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Chapters 12-13

posted Nov 01, 2011 19:02:50 by zraymond@hinghamschools.com
At the end of Part I, Obierika contemplates his society. What issues does he consider? What conclusion does he reach? Why might Achebe end Part I with this contemplation? Are there any traditions or belief in American culture that confound you? Why?
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4 replies
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GREGG05 said Nov 01, 2011 20:47:16
When Obierka thinks about how his society treats people he thinks about how Okonkwo was sent away for seven years for an accident, and how he had to throw away his wife's twins. When thinking about the twins he came to the conclusion that the clan viewed them as "an offense to the land and must be destroyed" (125). He came to the conclusion that the clan punished things based on if they offended the land and not if they were right or wrong. Achebe would end Part 1 with this idea because he wants the audience to know that some Africans inwardly questioned their clan without european influence. The American inability to relax bothers me because sometimes I feel as if we live in an extremely stressful environment.
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KAT05 said Nov 01, 2011 23:17:27
At the end of Part 1, Obierika contemplates his society. He wonders why should a person have to suffer for something the did not commit on purpose. Some examples Obierika considered were the seven year shunning of Okonkwo and his family as well as the twins that Obierika's wife had to throw into the forest. Obierika concludes that the villagers follow the unfair traditions in fear that the great goddess would let her wrath loose "on all the land and not just on the offender" (125). I agree with Gregg as to why Achebe might end Part 1 with this section for it illustrates that not all Ibo civilians agreed completely with their own culture. Another instance of secret rebellion is Nwoye and how he enjoys his mother's folktales opposed to Okonkwo's masculine war fables. I too dislike a certain aspect of my own culture. I know in high school many high schoolers participate in activities just because they think it will make their college application appear superior to other students. I believe that as long as you keep up your grades and are involved in activities that you are passionate about it would be the college's pleasure to accept you into their program.
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NELLIE05 said Nov 01, 2011 23:45:49
At the end of Part 1, Obierika reveals his beliefs that slightly contrast that of the Ibo society. Obierika does not comprehend why Okonkwo and his family has to flee from the village and be shunned for seven years when the crime he committed was a mere accident. Obierika questions, "Why should a man suffer so grievously for an offense he had committed inadvertently?"(125). Obierika also questions the tradition or belief that twins should be thrown away when brought into the world. He does not understand why the innocent babies should be punished when they have committed no crime. Obierika concludes that although he does not agree with some of the customs of Ibo society, if the clan does not preform punishment, then the entire society will be punished, not just the "criminal". So Obierika can understand why the rest of his society agrees and does not question these customs. I believe that Achebe includes this at the end of Part 1 to foreshadow the coming of the missionaries and the arrival of new ideas. I confound to the American belief that everyone has the chance for success. Some people who are raised in the wrong environment and injected with corrupt morals, do not have an equal chance of success with a studious, well off child.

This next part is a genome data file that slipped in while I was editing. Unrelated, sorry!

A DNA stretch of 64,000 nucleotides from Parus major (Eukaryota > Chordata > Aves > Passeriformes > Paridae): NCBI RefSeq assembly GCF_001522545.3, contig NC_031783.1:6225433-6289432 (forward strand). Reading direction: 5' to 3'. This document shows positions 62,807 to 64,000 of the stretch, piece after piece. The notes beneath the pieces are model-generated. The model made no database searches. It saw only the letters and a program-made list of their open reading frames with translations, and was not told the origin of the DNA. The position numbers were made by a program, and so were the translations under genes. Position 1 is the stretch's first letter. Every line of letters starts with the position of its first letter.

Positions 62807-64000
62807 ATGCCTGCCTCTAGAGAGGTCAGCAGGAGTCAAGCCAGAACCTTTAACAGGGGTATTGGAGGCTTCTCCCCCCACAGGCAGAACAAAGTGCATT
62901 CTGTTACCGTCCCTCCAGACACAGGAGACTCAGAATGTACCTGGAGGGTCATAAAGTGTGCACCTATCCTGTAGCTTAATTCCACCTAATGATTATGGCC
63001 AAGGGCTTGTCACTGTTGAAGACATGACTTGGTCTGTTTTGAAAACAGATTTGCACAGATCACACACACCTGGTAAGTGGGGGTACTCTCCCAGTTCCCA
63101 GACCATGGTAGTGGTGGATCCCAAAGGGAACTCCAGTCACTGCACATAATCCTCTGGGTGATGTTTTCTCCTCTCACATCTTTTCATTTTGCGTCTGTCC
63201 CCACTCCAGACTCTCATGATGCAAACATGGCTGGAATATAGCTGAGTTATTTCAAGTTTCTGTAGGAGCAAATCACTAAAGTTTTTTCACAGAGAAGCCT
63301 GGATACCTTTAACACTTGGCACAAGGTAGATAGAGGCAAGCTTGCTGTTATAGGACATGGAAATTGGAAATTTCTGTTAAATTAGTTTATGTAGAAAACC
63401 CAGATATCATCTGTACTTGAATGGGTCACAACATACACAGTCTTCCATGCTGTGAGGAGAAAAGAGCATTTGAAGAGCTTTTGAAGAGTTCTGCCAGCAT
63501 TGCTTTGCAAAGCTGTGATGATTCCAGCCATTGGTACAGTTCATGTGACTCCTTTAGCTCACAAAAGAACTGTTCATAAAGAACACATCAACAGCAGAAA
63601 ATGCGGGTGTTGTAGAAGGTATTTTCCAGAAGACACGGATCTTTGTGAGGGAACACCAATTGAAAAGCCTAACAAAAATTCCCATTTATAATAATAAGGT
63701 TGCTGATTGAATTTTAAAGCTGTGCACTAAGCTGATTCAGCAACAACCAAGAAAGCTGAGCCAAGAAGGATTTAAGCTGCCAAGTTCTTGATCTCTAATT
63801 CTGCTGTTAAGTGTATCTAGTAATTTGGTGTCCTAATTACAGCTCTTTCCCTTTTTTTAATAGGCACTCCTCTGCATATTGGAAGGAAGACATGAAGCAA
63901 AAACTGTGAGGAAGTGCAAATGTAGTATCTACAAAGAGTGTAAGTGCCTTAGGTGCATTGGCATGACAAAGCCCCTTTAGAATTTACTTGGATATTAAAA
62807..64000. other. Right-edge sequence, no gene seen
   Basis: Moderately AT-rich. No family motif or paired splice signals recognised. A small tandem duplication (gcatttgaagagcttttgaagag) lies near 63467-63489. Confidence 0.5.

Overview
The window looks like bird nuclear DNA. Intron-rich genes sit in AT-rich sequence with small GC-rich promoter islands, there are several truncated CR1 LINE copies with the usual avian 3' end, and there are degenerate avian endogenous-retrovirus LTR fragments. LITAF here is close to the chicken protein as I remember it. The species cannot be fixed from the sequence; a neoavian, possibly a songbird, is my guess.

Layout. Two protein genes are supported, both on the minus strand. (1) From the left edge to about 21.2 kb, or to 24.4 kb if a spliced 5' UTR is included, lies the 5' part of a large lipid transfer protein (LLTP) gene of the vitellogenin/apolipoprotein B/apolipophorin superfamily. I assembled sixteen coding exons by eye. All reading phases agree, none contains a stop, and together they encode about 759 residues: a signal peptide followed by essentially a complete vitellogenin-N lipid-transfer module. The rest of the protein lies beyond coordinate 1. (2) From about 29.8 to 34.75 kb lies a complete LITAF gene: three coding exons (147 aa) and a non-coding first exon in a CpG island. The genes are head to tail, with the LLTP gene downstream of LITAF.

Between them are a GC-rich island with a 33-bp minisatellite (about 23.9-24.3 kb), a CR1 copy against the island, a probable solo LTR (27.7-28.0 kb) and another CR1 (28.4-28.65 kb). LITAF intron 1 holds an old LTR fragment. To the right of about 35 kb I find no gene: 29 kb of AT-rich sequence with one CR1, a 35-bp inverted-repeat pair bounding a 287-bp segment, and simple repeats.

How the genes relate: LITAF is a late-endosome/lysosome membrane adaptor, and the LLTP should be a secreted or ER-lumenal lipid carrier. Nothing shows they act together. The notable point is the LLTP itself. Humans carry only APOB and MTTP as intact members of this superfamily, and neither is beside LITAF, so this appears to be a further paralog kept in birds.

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MAGGIE04 said Nov 02, 2011 02:53:20
At the end of part 1, Obierka reflects on the recent events and contemplates his society. Obierka considers the unfairness of the recent events. Okonkwo's gun accidentally went off at a respected member of the society's funeral. "Okonkwo's gun had had exploded and a piece of iron had pierced the boy's heart" (124). Because of this, Okonkwo was forced to run away with his family and their compound was burned. Obierka comes to realize that the consequence was not fair to Okonkwo. Just because he had an accident, doesn't mean he and his family should be punished for his family. He comes to the conclusion that even if a legitimate crime has not been committed, a person will be punished regardless. Obierka also considers the problems of the throwing away of the twins. Obierka thinks of his wife's twin children who had been thrown away. "What crime had they committed? The Earth had decreed that they were an offense on the land and must be destroyed" (125). Obierka realizes how corrupt the customs of the Ibo society are, and he comes to realize that he does not agree with all of the Ibo society's actions. I think Achebe ends the chapter with this contemplation to both provoke the reader to think about the problems and corrupt beliefs in their own society, and to truly see how some of the customs and beliefs of the Ibo society are not just. In American society, a person can be at the wrong place at the wrong time and be falsely accused of a crime they did not commit.
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